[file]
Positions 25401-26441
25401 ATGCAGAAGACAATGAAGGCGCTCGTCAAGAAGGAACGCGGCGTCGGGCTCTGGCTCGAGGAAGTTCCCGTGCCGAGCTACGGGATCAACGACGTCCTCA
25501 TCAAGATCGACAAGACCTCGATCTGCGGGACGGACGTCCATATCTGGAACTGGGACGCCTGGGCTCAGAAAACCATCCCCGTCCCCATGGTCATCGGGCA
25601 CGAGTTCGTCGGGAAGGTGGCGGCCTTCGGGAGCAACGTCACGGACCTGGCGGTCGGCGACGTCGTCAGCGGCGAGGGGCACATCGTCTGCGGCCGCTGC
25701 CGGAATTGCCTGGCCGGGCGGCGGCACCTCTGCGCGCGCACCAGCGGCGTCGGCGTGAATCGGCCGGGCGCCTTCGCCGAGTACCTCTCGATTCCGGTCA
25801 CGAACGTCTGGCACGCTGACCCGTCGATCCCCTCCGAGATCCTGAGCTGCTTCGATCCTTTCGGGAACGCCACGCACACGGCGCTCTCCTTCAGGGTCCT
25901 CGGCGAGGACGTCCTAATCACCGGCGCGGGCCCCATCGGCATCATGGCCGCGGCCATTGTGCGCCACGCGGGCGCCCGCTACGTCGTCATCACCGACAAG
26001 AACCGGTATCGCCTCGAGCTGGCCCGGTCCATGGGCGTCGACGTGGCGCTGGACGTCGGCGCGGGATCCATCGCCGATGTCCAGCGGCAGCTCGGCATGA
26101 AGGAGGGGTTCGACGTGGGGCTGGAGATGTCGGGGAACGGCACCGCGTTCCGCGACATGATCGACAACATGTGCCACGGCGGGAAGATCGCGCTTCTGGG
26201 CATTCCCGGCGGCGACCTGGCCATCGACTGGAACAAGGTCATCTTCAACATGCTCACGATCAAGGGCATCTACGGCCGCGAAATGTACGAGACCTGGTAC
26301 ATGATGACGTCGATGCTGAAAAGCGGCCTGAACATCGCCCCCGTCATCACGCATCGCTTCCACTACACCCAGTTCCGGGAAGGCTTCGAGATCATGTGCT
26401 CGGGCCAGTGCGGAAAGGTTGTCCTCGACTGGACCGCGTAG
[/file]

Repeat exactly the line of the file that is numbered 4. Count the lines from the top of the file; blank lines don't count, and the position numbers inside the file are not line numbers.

25601 CGAGTTCGTCGGGAAGGTGGCGGCCTTCGGGAGCAACGTCACGGACCTGGCGGTCGGCGACGTCGTCAGCGGCGAGGGGCACATCGTCTGCGGCCGCTGC